Are doctors getting enough skin cancer exam training?

Originally published in MedPage Today

by Nancy Walsh, MedPage Today Contributing Writer

Opportunities to learn how to perform skin cancer examinations during medical training are inadequate, a survey of residents found.

Are doctors getting enough skin cancer exam training? More than half (55.3%) of residents said that they had never observed a skin cancer examination, 75.8% said they’d never been taught to perform one, and 57.4% had never practiced doing one, according to Emily Wise, MD, of Boston University School of Medicine, and colleagues.

Only 15.9% described themselves as being skilled at skin cancer examination, the researchers reported in the October Archives of Dermatology.

“Melanoma is the only detectable cancer for which death rates are not decreasing, yet screening rates remain the same,” they wrote.

Previous studies have observed a lack of teaching and practice opportunities for skin cancer examinations during medical school. To see if this gap persisted through residency, Wise and colleagues surveyed 342 residents from four geographically and ethnically diverse programs.

Among the respondents, 50.3% were women and 61.4% were younger than 30.

A total of 40.8% were in their first postgraduate year, 29.9% were in their second, and 29.3% were in their third or fourth years.

Specialties included internal medicine (44%), family medicine (19.3%), pediatrics (19.1%), obstetrics and gynecology (11.7%), and others (5.9%).

More than half had not taken a dermatology elective in medical school (57.5%), and 80% had not done so during their residency.

Less than a third reported routinely examining their patients’ skin, only 18.3% asked about whether any moles had changed appearance, 12.7% inquired about a family history of melanoma, and 10.2% discussed the ABCDs of melanoma (asymmetry, border irregularity, color, diameter).

After adjustment for age, sex, percentage of white patients, and residency location, characteristics associated with residents’ being somewhat or very skilled included:

* Receiving training in skin cancer examination in medical school (OR 3.33, 95% CI 1.49 to 7.41)
* Participating in a dermatology elective during residency (OR 7.02, 95% CI 3.37 to 14.62)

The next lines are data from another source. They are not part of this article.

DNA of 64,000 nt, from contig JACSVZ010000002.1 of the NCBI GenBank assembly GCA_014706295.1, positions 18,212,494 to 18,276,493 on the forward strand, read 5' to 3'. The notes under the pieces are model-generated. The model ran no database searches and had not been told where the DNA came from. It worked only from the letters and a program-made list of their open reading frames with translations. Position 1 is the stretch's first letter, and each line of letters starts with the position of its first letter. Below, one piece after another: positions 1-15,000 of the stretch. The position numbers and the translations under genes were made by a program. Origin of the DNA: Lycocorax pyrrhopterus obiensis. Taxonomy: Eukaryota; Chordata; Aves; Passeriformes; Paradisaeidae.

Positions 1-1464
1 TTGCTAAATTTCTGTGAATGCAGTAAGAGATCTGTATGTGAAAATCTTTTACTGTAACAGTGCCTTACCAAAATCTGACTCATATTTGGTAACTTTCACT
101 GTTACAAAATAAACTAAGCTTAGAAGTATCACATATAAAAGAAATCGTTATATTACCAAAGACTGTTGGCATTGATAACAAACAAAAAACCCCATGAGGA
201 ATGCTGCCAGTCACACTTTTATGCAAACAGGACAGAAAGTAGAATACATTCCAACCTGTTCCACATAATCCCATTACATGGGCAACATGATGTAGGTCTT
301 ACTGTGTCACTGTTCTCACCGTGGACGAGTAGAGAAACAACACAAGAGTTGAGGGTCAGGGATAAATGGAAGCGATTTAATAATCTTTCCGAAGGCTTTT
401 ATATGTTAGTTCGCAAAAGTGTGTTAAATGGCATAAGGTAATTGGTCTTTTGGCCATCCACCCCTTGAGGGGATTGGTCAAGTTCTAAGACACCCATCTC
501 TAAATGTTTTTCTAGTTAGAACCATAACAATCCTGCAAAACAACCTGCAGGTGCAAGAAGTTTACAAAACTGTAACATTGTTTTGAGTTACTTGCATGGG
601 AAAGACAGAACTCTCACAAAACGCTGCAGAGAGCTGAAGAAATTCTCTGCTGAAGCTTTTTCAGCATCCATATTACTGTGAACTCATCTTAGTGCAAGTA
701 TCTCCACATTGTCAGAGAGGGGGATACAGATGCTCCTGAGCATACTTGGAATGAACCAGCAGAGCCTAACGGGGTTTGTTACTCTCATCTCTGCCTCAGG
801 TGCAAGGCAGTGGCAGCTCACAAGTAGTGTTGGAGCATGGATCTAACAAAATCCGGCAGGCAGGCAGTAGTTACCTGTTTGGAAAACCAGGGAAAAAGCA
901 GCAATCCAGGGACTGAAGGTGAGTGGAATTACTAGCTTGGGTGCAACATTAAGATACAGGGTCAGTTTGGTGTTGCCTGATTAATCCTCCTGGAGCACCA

* Spending one or more hours in a dermatology clinic (OR 5.77, 95% CI 2.43 to 13.71)
* Observing a physician perform a skin cancer examination four or more times during residency (OR 10.97, 95% CI 4.57 to 26.36)
* Receiving training in performing a skin cancer examination during residency (OR 6.28, 95% CI 3 to 13.13)
* Performing four or more skin cancer examinations (OR 10.03, 95% CI 4.23 to 23.79)

The survey also asked residents about their own personal practices and found that only 31.8% performed self skin examinations and 21.3% had ever had a skin cancer examination by a physician.

Among residents who performed self examinations, 19.4% considered themselves skilled in patient skin examinations.

The researchers pointed out that nearly two-thirds of patients diagnosed with melanoma had seen a physician within the previous year.

“Primary care physicians are thus ideally suited to screen and triage high-risk patients and those with suspicious lesions,” they wrote.

But barriers clearly exist to more extensive integration of skin cancer examination into medical training, such as the lack of evidence from randomized trials demonstrating a mortality benefit from skin examination. Still, other types of examinations routinely taught, such as digital rectal exams, also lack convincing evidence for mortality benefits.

And there is the ever-increasing volume of information that must be taught and an insufficient number of dermatology faculty members to do the teaching, the researchers said.

There are, however, “small but important steps” that residency programs can introduce to increase the opportunities for learning, according to the researchers.

For example, they suggested that the American Academy of Dermatology institute a national initiative to encourage Web-based skin examination training among residency program directors and chief residents, who could then serve as instructors.

Such Web-based instruction tools have already proven popular among students and residents.

The potential benefits of even small steps was illustrated in this study by the observation that the performance of only four skin cancer examinations — slightly more than one per year of residency — was associated with “manifold increases in self-reported skill levels.”

“We see reasons for strong concern mixed with cautious optimism,” the authors concluded.

They acknowledged limitations to their study, including the fact that it included only four residency programs and all data were self-reported.

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  • R Watkins

    One wonders how such a random selection of self-reported non-sequitors ever got published.

  • ninguem

    It would be nice if some of the dermatolgists actually did dermatology instead of running a beauty salon.